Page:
Finally, a film that asks the tough question that’s been on everyone’s mind: what if the Purge, but longer?
“The Forever Purge” is the most recent addition to “The Purge” franchise, with this being the fifth film in the series. It was directed by Everardo Valerio Gout, who worked on the “Snowpiercer” TV adaptation. It was written by James DeMonaco, the creator of the franchise.
The movie follows Juan and Adela, two immigrants from Mexico trying to live a new life in Texas. Juan works as a rancher for a rich white family, who show various degrees of respect towards him. But everything goes south when people continue to celebrate the Purge, an annual holiday where crime is legal that was previously dismantled. Juan and Adela must now team up with the ranchers to survive the Forever Purge and find safety.
“The Forever Purge” continues the franchises’ over the top premise with some surprisingly competent social commentary. It’s not the most well executed film, but it does what it sets out to do well enough to get by.
For the most part, the actors do a good job in the film. No one is particularly great, however no one delivers a terrible performance. The films stars Ana de la Reguera as Adela and Tenoch Huerta as Juan. As the primary leads, they both do a good job at carrying the movie. They are joined by Josh Lucas, Cassidy Freeman and Leven Rambin as the Tucker family of ranchers, as well as Alejandro Edda as T.T., Juan’s friend and coworker.
Reguera and Huerta both give the best performances in the movie, as they are able to lead the other characters well while letting pockets of character shine through. Everyone else is fine, but not memorable.
This boils down to a problem with the writing. The characters are given barely enough traits and growth to become fleshed out characters, but it isn’t enough for audiences to latch on to them. It works better when the main protagonist is more of a blank slate, like in the second movie, so he can act more of a placebo against all the crazy Purge antics. On the plus side, these are probably some of the better written characters in the series.
Speaking of writing, this film continues with the social commentary aspects of the franchise, which became more apparent from the third movie on. In this film, topics of immigration, white supremacy, insurrection and racism are discussed to various degrees of depth. For the most part, this film does a surprisingly decent job at bringing up these topics and dissecting them. It’s not the most in-depth and it’s extremely on the nose, but it’s at least trying to offer more insightful observations than most horror films.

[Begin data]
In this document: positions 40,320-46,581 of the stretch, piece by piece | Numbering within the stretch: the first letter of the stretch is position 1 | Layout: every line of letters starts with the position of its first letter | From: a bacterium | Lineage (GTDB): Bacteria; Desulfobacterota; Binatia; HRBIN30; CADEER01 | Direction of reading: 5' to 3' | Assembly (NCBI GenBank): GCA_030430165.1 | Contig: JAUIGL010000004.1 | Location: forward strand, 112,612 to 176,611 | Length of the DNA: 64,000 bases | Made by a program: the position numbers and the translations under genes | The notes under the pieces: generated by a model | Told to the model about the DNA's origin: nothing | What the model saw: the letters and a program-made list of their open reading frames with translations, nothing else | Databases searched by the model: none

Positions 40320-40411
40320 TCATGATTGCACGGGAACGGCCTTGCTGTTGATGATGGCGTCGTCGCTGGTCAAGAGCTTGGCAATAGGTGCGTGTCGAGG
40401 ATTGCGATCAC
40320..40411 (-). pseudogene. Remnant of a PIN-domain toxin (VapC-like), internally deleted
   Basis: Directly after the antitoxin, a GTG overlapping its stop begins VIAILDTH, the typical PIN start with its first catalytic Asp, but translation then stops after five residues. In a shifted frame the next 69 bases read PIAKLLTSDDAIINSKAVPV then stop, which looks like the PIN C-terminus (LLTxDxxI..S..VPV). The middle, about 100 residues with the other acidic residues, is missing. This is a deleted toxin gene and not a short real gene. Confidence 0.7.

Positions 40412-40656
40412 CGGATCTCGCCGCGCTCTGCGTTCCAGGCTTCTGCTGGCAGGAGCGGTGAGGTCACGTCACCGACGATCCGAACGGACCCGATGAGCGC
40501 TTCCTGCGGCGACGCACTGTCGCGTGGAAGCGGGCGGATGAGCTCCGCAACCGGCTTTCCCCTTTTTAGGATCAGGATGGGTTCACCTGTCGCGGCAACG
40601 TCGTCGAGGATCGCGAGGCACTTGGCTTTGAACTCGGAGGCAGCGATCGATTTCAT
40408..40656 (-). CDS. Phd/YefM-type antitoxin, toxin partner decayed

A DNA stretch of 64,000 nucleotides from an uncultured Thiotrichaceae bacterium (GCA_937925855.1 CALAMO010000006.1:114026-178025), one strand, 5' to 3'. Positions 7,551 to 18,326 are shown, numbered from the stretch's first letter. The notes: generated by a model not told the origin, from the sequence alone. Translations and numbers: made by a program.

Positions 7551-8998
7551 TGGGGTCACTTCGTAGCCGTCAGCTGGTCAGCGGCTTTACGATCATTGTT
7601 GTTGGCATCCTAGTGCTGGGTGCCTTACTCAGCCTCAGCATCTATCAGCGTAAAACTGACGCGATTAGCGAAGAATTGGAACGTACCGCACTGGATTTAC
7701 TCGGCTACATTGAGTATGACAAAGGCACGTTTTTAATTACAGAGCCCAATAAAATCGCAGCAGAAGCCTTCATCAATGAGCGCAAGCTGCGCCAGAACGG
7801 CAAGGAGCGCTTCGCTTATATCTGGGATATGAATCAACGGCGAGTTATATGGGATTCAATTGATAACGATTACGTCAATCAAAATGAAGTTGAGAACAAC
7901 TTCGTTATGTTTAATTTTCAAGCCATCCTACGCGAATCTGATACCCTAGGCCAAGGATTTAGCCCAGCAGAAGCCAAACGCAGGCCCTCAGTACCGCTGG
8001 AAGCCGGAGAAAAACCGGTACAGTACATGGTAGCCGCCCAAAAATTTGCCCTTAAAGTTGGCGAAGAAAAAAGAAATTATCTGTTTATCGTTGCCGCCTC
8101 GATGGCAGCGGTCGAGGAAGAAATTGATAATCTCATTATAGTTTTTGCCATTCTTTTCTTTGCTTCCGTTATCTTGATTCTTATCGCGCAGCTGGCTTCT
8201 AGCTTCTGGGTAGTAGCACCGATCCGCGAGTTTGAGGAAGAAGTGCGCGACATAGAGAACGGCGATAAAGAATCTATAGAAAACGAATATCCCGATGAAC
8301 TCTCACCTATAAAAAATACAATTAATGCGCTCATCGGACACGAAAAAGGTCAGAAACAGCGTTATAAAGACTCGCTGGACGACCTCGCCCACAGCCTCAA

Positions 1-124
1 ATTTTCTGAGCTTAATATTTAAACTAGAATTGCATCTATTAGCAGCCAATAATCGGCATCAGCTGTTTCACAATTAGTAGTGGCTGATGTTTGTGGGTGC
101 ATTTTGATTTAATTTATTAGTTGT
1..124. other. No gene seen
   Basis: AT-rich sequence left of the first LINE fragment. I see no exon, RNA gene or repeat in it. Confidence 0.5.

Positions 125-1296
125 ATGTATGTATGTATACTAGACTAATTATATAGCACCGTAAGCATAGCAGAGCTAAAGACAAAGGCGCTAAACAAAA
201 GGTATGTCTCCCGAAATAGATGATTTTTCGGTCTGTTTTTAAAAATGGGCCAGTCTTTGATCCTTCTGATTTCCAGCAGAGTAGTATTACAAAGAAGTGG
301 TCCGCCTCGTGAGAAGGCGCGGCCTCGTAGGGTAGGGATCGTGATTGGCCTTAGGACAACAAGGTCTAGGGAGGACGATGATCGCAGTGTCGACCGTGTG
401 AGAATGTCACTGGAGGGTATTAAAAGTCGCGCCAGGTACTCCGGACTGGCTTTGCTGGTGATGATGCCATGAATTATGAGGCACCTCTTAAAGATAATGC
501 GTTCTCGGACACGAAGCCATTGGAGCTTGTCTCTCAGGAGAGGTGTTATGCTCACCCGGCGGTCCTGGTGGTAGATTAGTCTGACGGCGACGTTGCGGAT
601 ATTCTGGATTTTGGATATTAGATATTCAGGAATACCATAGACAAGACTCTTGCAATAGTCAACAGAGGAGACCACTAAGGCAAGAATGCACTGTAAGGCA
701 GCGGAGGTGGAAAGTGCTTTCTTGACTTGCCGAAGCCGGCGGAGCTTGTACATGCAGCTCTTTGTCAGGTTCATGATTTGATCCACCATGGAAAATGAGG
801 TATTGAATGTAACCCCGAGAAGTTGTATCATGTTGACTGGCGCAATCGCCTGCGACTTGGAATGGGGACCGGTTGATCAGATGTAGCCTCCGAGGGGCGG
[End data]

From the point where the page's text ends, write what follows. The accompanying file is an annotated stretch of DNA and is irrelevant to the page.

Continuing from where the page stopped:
For example, the immigration aspect of the commentary focuses on how Adela and Juan live their lives in America as well as how they are treated, specifically by their coworkers and Purgers. Out of all of the topics, the writing feels the most nuanced and understanding in relation to the topic of immigration.
However, the rest of the writing doesn’t reach a similar level of intrigue. Instead, it’s mostly surface level as the characters need to get from A to B while dodging the Purge. It’s serviceable at best.
The technical parts of the film are also just as serviceable as the story. The worst offender is the cinematography. The lighting is too dark, the camera is too shaky and the action is nonsensical. Along with that, the camera quality falls at different points, specifically when it cuts to a camera attached to a car. It seems like they used a GoPro for those scenes; it’s painfully noticeable when it cuts to one of them. There was one continuous shot midway through the movie that was pretty impressive, but that’s the only good part of the cinematography.
The editing is better, at least in terms of it being not as noticeably bad as the cinematography. For the most part, it works well. There were only a couple times that felt distracting, mostly during some of the action sequences; it cut too many times to follow.
Finally, the score and sound design are okay, but nothing spectacular. The score is passable, but soon forgotten whenever it wasn’t playing. The sound design is inconsistent, where it was sometimes punchy as it matched the gunfire on screen and other times weak as it didn’t leave any impact.
“The Forever Purge” is a movie that fits in line with the rest of the films in “The Purge” franchise. It contains a stupid plot, thin characters and inconsistent production. But it also continues to have decent social commentary and an inherent enjoyableness to it.
“The Purge” movies are an interesting bunch. They’ve never been great, but a few stick out as being fairly competent as they accomplish what they want to do. “The Forever Purge” has a few stand out aspects to it, but it doesn’t do enough to become the franchise’s best.
Unless the actual Purge was happening, you could have a worse time.